However, by 1953 DuMont was in severe financial straits. That year, ABC merged with United Paramount Theaters (recently divorced from DuMont's partner, Paramount). DuMont worked out a deal to merge with ABC, and the merged network would have been called "ABC-DuMont" until at least 1958. However, Paramount vetoed the deal. With no other way to readily obtain cash, DuMont was forced to sell WDTV to Westinghouse for $6.75 million. While this gave DuMont a short-term cash infusion, it eliminated the leverage DuMont needed to obtain clearances in other markets. By February 1955, DuMont realized it could not continue in the network television race. It decided to shut down network operations and operate WABD and WTTG as independents. On April 1, 1955; most regularly-scheduled network programming was cancelled, with only sports and inexpensive entertainment shows sustaining the network through the summer.

A few months later, Paramount staged a boardroom coup and seized full control of DuMont. The last non-sports program on DuMont aired on September 23, 1955. After that, DuMont used its network feed for occasional sporting events. DuMont's last broadcast event, a boxing match, occurred on August 8 (also reported as August 6), 1956.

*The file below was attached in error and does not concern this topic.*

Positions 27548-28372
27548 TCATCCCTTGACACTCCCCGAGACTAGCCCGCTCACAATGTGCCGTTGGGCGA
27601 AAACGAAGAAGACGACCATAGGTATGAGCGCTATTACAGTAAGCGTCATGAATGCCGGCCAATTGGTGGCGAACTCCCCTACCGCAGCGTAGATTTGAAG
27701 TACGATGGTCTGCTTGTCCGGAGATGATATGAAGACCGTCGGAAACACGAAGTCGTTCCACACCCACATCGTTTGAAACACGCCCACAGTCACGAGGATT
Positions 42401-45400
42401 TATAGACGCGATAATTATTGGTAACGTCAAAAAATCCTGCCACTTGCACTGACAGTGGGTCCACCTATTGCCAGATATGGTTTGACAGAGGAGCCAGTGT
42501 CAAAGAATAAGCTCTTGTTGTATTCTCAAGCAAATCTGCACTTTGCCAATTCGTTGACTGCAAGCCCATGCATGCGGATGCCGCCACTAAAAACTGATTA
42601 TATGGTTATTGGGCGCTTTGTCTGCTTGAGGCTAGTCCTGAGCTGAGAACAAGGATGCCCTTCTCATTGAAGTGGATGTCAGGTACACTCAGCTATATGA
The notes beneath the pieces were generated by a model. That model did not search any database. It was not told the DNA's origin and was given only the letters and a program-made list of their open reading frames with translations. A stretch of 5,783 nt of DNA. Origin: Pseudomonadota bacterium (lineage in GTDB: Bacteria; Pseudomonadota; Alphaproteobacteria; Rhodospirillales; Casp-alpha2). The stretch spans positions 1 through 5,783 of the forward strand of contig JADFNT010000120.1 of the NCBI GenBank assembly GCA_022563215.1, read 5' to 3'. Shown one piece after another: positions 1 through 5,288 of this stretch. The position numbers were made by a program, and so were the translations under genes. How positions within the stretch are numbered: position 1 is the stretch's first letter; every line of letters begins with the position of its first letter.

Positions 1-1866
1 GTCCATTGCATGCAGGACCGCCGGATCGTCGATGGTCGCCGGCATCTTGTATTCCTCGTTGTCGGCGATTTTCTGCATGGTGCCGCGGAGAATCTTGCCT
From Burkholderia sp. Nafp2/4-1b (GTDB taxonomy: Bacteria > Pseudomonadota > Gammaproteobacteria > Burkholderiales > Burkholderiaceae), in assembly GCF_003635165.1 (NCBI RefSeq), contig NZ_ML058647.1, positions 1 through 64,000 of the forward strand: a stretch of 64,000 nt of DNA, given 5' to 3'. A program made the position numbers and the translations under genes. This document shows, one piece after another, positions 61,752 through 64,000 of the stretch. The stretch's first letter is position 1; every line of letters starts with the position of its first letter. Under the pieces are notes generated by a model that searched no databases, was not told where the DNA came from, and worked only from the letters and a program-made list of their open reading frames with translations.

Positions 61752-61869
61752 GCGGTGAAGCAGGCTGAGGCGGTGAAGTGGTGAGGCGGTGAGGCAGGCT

DuMont spun off WABD and WTTG as the DuMont Broadcasting Corporation, which later changed its name to Metropolitan Broadcasting to distance itself from what was seen as a total all-around failure. John Kluge bought Paramount's shares in 1958 and changed the company's name to Metromedia two years later.

What happened to the DuMont-owned stations?

All three are still on the air, and are now owned and operated stations for existing TV networks. Of the three, only Washington's WTTG still has its original call signs.

New York's WABD (which became WNEW-TV and is now WNYW) and D.C.'s WTTG, both on Channel 5, survived as independents in the Metromedia Group before being purchased by Rupert Murdoch's News Corp for his then-fledgling Fox Broadcasting Company, making them Fox owned and operated stations. Some have suggested that Fox is simply a revival of DuMont.

Westinghouse changed WDTV's calls to KDKA-TV, after Westinghouse's pioneering radio station. The station also took the CBS affiliation immediately after the sale. Westinghouse's acquisition of CBS in 1995 made KDKA-TV a CBS owned and operated station.

See also

External references and link